Security

  1. By cl 3.5(a) of the Deed of Novation, within 30 days of the Novation Date:

Forge “must” return any security held under the Subcontract (“Existing Security”) to RCR or the providing institution but “only to the extent that [Forge] does not, in its own absolute discretion, consider that it has or may have outstanding claims against [RCR] or has a reasonable belief that [RCR] has or will pursue a claim against [Forge]…”.

  1. On 21 May 2014, the receivers’ solicitors informed RCR that Forge “has or may have outstanding claims” against RCR and was not obliged to cancel the “Existing Security”. That “Existing Security” consisted of two unconditional bank guarantees, each in the amount of $2,238,345.45.  One (the “2014 Guarantee”) was to expire at midnight on 3 June 2014; the other in 2016. 

Superintendent certifies

  1. On 3 June 2014, Forge, by its receivers, wrote to RCR saying that “Michael Austin was appointed to be the Superintendent” under the Subcontract “from 14 March 2014”.
  2. About 30 minutes later, Mr Austin attempted to transmit a facsimile to RCR which stated:

“The Contractor has failed to achieve Practical Completion in accordance with the date for Practical Completion under the Contract.

In accordance with clauses 20, 34.7 and 37.2 of the General Conditions of the Contract, the Superintendent hereby certifies as immediately due and payable from the Contractor to the Principal, Liquidated Damages as per Item 24 of Annexure Part A to the Contract, for every day after the Date for Practical Completion…as follows:

The Superintendent hereby certifies, as an amount immediately due and payable from the Contractor to the Principal the total sum of $2,588,068.20.  Payment of the full amount is due immediately, but in any event by no later than 2pm AEST on 3 June 2013.”

  1. That facsimile, which was not received by RCR, was included in an email sent soon afterwards to RCR’s solicitors.  In that way, Mr Austin’s certification came to RCR’s attention.
  2. At about the same time, Mr Langdon, one of the Receivers, sent a facsimile to RCR:
  • announcing Forge’s intention to convert the 2014 Guarantee into cash on 3 June and to “hold it as cash security, pending the resolution of ‘issues’, including Forge’s ‘call on and recourse to the Security’”;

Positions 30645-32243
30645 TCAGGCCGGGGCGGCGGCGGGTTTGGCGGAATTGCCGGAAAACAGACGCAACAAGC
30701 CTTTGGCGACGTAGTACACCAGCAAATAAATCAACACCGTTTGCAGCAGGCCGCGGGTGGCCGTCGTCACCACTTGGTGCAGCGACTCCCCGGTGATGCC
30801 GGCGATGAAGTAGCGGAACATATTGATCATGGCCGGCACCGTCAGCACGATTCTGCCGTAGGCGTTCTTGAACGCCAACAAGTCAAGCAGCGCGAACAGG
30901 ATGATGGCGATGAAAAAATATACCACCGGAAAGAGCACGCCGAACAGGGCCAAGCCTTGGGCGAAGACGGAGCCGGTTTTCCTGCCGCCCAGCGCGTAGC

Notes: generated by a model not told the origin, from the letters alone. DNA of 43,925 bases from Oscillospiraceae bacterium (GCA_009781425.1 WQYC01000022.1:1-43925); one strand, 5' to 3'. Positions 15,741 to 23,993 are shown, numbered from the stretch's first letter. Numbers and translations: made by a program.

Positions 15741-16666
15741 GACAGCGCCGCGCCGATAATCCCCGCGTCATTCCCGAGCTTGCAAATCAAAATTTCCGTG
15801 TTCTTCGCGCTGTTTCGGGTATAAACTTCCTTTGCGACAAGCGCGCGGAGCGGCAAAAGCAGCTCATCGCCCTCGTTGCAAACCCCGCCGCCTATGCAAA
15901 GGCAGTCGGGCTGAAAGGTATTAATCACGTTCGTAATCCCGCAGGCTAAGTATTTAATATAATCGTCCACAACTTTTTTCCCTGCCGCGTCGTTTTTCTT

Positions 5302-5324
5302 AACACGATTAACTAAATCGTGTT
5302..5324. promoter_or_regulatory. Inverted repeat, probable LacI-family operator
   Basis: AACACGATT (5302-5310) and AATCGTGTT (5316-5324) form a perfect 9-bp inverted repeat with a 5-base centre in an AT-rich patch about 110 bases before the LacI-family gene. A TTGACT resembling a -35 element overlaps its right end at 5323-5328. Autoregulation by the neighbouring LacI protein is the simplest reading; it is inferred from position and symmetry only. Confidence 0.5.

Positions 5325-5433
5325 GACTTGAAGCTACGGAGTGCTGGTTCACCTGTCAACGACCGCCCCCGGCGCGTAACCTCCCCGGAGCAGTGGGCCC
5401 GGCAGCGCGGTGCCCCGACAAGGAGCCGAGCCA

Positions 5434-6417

• demanding payment of the $2,588,068.20 no later than 2.00pm AEST on 3 June;
  • informing RCR that: “Forge will have recourse to the Security for any” of the amount “which remains unpaid” after the time for payment on which Forge insisted.
  1. On 26 June 2014, Mr Austin issued a further certificate.  It certified that the same $2,588,068.20 was immediately due and payable as liquidated damages for delay.
  2. The expiry date of 2014 Guarantee has been extended by consent orders. 
  3. RCR commenced proceedings to restrain Forge and the receivers from calling upon the two guarantees and for related declaratory relief.

Questions

  1. The separate determination of five questions has been ordered.  The questions are:
  • Has Mr Austin ever been validly appointed as the Superintendent under the Subcontract?
  • Has there been any valid certification under the subcontract of any amounts due and payable from RCR to Forge for liquidated damages issued after the Novation Date?
  • Was Forge entitled to call upon or seek to have recourse to the 2014 Guarantee at any time before the time it would have expired by effluxion of time?
  • Is Forge entitled to call upon or seek to have recourse to the amended and extended 2014 Guarantee?
  • Is Forge entitled to call upon or seek to have recourse to the 2016 Guarantee?

Superintendent’s responsibilities

  1. Clause 20 of the General Conditions of the Subcontract stipulates:

“The Principal shall ensure that at all times there is a Superintendent, and that the Superintendent fulfils all aspects of the role and functions honestly and in accordance with the [Sub]contract.”

  1. In that context, “at all times” must include any period during which the Superintendent has a function to perform under the Subcontract.  To that extent, the Subcontract required Forge to ensure that a Superintendent was in place.
  2. Several terms of the Subcontract envisage that the Superintendent has responsibilities that survive discharge of the Subcontract,[7] among them, cl 34.7, which provides:

“If WUC[8] does not reach practical completion by the date for practical completion, the Superintendent shall certify, as due and payable to the Principal,[9] liquidated damages in Item 24 for every day after the date for practical completion to and including the earliest of the date of practical completion or termination of the Contract or the Principal taking WUC out of the hands of the Contractor.[10]